I Been Working on My Railroad

I have listened to a couple of podcasts recently that proclaimed the value of “Just Do It” in model railroading. Both Model Rail Radio and The Model Railway Show have had segments that have basically said to quit planning, collecting, drawing, waiting, and generally procrastinating, but to instead just go ahead and build something. Anything. No matter how small or imperfect. The theory is that we need to break the ice and loose the entropy. I for one am great for analysis-paralysis. I will analyze and plan till the cows come home but never get anything done. It is much easier to surf eBay and buy parts that to actually put knife and glue to wood and get something accomplished.

But anyway, I decide to shock myself out of my plans and build a small layout no matter what. It is intentionally very small, only 1′ by 3′, and N scale so that it can fit on the book shelf at my office. I have a new job and they keep asking about my trains there, so this should be a perfect ice breaker. And yes, they are fine with me bringing it in. It is in the pediatrics department of a hospital by the way!

I am calling this little layout EuroNook, since it is going to be in continental European outline and in the basic configuration of an Inglenook. Probably going to be kind of Swiss/German. The Inglenook is billed as a “classic British shunting puzzle”. Much to my wife’s dismay, this is not a roundy-round American type of layout but one that stresses brain work and steady switching to keep the railroader’s attention. Basic theory involves having various cars on the track and using a sigle engine to switch them around to put them in a desired order on the main track. think of it as a railroad version of one of those slide-the-block kind of puzzles.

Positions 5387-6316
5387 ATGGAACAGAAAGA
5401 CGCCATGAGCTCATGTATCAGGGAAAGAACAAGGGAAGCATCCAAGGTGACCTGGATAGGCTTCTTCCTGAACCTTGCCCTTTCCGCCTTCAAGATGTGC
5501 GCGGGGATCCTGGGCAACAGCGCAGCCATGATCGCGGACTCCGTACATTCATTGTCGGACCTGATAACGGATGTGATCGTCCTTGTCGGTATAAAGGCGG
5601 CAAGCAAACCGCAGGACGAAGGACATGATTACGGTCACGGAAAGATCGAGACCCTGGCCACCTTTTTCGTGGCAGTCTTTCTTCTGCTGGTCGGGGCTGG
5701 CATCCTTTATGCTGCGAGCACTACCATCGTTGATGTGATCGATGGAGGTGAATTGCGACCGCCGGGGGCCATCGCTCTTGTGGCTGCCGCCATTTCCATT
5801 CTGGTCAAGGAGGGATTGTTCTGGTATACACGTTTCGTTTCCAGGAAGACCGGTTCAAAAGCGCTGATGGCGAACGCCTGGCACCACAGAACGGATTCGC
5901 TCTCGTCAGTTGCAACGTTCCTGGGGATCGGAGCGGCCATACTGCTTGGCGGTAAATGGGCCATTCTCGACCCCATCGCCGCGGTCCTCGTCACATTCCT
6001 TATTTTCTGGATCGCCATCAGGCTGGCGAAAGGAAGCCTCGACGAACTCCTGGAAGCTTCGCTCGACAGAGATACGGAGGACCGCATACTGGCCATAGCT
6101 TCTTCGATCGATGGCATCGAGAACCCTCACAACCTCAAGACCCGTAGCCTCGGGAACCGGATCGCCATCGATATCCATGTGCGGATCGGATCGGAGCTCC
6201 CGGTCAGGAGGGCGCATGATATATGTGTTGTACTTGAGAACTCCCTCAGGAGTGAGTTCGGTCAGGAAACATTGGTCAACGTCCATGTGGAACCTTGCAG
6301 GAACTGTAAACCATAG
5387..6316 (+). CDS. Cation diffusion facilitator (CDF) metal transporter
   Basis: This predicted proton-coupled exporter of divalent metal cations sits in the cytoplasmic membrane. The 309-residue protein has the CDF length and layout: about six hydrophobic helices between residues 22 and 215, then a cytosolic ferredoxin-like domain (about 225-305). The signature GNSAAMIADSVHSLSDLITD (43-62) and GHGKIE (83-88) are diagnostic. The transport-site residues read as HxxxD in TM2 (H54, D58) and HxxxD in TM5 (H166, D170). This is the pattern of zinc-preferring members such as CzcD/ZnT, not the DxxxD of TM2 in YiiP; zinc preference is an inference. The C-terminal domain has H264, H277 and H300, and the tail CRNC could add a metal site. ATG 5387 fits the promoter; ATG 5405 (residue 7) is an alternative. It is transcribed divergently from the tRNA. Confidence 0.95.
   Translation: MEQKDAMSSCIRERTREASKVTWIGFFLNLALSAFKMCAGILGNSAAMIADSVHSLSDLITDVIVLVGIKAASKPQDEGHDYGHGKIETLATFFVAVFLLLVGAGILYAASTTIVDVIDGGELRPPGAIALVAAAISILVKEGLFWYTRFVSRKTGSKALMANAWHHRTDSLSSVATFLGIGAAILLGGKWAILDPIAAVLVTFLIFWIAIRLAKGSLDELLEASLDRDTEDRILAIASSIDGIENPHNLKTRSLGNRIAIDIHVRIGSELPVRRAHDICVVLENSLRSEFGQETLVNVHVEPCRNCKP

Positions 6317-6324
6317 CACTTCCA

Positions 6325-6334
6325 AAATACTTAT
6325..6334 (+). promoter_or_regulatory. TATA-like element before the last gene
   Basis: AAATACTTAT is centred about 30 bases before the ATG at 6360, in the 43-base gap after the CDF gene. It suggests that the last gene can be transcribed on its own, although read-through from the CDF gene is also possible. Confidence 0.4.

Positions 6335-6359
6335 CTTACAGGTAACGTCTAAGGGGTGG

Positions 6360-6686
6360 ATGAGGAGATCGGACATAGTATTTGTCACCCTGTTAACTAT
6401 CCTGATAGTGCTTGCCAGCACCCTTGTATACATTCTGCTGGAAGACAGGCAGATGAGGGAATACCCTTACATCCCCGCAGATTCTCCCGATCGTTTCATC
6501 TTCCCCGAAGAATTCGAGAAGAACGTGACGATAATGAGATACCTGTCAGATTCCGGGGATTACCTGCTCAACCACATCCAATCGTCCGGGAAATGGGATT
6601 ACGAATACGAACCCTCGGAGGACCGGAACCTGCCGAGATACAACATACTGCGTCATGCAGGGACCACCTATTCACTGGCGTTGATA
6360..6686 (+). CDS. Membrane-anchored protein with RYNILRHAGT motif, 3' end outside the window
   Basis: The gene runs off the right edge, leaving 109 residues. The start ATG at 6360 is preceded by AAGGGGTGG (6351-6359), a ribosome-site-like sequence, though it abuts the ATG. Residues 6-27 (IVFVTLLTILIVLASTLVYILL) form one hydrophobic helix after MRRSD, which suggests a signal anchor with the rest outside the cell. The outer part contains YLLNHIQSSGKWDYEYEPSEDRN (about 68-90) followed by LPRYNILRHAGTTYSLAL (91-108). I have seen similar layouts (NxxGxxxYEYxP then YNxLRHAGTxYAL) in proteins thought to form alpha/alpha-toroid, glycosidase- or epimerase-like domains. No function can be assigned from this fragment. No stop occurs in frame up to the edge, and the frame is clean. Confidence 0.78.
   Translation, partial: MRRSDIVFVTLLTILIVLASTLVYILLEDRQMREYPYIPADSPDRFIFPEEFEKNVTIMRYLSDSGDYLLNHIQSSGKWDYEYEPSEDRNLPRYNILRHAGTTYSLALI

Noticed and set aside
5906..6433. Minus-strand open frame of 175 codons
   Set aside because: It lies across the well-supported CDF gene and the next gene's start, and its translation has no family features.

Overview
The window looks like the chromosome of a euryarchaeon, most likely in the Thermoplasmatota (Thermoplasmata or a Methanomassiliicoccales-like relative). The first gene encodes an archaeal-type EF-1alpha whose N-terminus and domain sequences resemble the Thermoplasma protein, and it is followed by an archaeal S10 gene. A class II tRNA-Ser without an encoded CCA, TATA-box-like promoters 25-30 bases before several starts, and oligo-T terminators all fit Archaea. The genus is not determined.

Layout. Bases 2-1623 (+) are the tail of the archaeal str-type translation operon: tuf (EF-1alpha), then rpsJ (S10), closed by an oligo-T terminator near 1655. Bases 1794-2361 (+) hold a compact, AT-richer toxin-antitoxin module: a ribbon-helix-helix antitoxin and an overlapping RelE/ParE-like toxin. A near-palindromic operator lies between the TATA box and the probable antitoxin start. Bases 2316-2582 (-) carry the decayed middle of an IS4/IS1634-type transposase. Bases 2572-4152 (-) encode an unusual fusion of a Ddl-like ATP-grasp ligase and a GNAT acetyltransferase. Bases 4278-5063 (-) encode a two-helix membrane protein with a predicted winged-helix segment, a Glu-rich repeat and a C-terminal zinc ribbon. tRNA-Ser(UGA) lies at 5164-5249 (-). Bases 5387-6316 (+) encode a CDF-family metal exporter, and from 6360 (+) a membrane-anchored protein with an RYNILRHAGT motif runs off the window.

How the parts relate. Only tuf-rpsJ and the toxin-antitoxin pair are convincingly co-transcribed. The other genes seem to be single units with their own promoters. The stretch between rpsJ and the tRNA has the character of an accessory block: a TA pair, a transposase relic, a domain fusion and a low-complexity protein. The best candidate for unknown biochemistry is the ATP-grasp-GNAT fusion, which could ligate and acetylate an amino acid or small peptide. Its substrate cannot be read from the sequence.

Picture 1 is of the bottom of the baseboard with small feed attached to raise the board a bit, aid in it balancing, prevent it from scratching a table or shelf, and let there be space underneath for an odd wire or two.

Layout 01 - The Baseboard

Picture 2 is just the top of the board and the sheet of foam that will be glued to the top. The foam is standard Corning insulating foam. I bought a HUGE sheet of it for about $12 at Home Depot and am using it for the base and the terraforming.

Layout 03 - Board and Foam

Picture 3 is very exciting – glue on the board for the foam.

Layout 03 - Ready to Glue

Picture 4 – finally, the pièce de résistance, the basic track work laid out. This is the actual shape the layout will be in, although the two legs on the lower left are  most probably going to be made from flex track instead of snap track. That will let me guide the curves a bit better to use the space and also get the exact lengths I want without lots of rail joiners. I already have the flex track ready to cut.

Layout 04 - General Trackwork

So there you have it. At the very least, it is a start. I might have gotten more done, but I also needed to go outside and work on our MGB. If I can get by the hobby store to by some roadbed tomorrow, I hope to get the track all secured down and start building the slight hillside that will go in the back from mid to right side. On that hill will go a couple of little Swiss buildings that look like ones my grandfather gave me.

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